I recently reconnected with a friend who had lost his wife earlier this year due to COVID. It was sudden; it was surprising. It had been six months since her passing, and he had wanted so much to have services for her that would include her family on the other side of the country, but due to the circumstances, he settled on a small local service that was recorded for her family to watch from afar.

When I spoke with him, his grief was still very apparent; mourning is rarely linear, and he said how he had circled again and again to make sense of what had happened. After some comfort and conversation about his plans for next year, he ended our call with something that would catch my breath:

“Nico, I will never regret the choices we made, the money we saved or spent, or the trips that we didn’t get to take – I only regret the time that she spent waiting for me to pull the trigger on those things. That is time that I’ll never get back.”

My friend is calculated and pragmatic; he prepares careful budgets and comes up with contingency plans for any foreseeable risk. He and his wife had lived together for many years before getting engaged, just in case they weren’t a good fit, and then they took another two years in planning a wedding, to see if their spending habits aligned.

In view of life’s curve balls, I would bet that he would do things differently today.

We can never know 100% if something is going to work. What we can do is take responsibility for our decisions and our lives. In the past, I’ve talked about the 70% rule – that we can make a pretty good decision based on most of what we know about a situation. Then, we have to make the leap – and correct course if necessary.

Every so often, I’ll have a client come to me saying that she feels stuck. Her relationship isn’t going the way she wants it to, her life feels heavy and unfulfilled, and she’s concerned that nothing is ever going to change. This is when the tough love comes out:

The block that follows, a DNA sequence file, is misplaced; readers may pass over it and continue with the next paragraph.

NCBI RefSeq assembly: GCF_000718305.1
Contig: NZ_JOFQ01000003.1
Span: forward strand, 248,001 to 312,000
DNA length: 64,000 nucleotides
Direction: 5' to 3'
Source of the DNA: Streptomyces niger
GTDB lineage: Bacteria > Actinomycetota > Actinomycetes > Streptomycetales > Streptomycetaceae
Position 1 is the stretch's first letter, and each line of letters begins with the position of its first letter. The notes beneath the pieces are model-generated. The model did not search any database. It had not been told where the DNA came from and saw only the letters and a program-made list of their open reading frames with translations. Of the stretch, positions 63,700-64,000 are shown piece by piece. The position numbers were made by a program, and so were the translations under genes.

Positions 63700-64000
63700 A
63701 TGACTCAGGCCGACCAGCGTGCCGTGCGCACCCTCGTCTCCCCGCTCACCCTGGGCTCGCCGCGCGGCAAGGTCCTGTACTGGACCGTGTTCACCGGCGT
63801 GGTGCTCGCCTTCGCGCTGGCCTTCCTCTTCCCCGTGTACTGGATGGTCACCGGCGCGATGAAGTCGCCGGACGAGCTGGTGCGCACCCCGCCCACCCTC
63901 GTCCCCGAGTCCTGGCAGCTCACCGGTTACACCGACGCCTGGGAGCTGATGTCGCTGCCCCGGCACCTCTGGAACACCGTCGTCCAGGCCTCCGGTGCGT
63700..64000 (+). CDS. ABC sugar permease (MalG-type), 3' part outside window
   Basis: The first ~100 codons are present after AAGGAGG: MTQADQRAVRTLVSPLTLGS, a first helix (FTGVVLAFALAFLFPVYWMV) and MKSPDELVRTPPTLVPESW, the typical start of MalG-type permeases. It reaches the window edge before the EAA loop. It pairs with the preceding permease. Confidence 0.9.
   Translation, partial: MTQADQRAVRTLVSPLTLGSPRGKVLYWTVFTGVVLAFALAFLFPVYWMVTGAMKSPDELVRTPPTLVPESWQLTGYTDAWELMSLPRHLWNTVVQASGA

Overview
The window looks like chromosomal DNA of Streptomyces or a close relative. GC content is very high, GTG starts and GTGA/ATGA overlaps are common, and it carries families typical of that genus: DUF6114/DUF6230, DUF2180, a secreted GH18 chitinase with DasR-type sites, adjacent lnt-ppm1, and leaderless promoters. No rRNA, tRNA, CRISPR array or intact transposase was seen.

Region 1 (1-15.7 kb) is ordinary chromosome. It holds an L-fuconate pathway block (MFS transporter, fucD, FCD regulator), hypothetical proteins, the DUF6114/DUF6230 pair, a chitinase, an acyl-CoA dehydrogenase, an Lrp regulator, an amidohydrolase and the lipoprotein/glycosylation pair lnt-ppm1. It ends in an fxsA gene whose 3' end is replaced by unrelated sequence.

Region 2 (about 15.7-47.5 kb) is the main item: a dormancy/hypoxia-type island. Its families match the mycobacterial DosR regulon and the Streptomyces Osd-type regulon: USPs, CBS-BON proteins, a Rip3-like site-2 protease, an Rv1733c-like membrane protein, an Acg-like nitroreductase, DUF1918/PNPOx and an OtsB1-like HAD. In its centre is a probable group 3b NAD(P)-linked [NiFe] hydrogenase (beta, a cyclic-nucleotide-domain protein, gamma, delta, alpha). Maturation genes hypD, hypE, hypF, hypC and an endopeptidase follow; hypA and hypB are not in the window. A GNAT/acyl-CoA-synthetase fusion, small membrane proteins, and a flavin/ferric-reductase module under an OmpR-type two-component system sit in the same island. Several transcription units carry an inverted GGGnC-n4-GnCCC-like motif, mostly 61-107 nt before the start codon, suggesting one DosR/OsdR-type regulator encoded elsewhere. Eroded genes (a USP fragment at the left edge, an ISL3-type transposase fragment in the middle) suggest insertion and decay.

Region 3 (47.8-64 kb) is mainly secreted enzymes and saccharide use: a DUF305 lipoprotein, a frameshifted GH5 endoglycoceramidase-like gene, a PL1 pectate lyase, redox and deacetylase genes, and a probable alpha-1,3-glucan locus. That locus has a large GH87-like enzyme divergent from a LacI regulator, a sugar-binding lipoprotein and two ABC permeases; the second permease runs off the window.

“You know, of course, that you always have the choice as to where your attention, focus, or direction in life is going to go. My dear friend, what are you waiting for?

We wait far too long for someday – or, for someone else to save the day – whether it’s in a relationship, a career, or happiness itself. The hard truth, of course, is that it all comes back to us.

The lovely thing is that none of us have to wait for that magical future. We all have the option to make that good stuff happen right now, today.

If you’ve been feeling stuck, ask yourself where responsibility may be misplaced. What activities bring you joy that you’ve recently ignored? What drew your attention before you began to focus on the problems in your relationship? How can you feel whole, loved, and happy, so that you naturally show up as a better sister, a better friend, or a better partner?

If those things that light you up aren’t an option today (say, travel – ugh!), draw out those feelings that inspired you, and relive those memories of past trips that you may have. Close your eyes and see the outdoor markets and smell the spices in the air. Put together a journal of where you’ve been and where you want to go. What would you do, what would you wear, what choices would you make? How can you be more of that woman today?

Make the choice to focus on what you like and what you want – the how will come later. You may realize that in fact, your life has been waiting on you.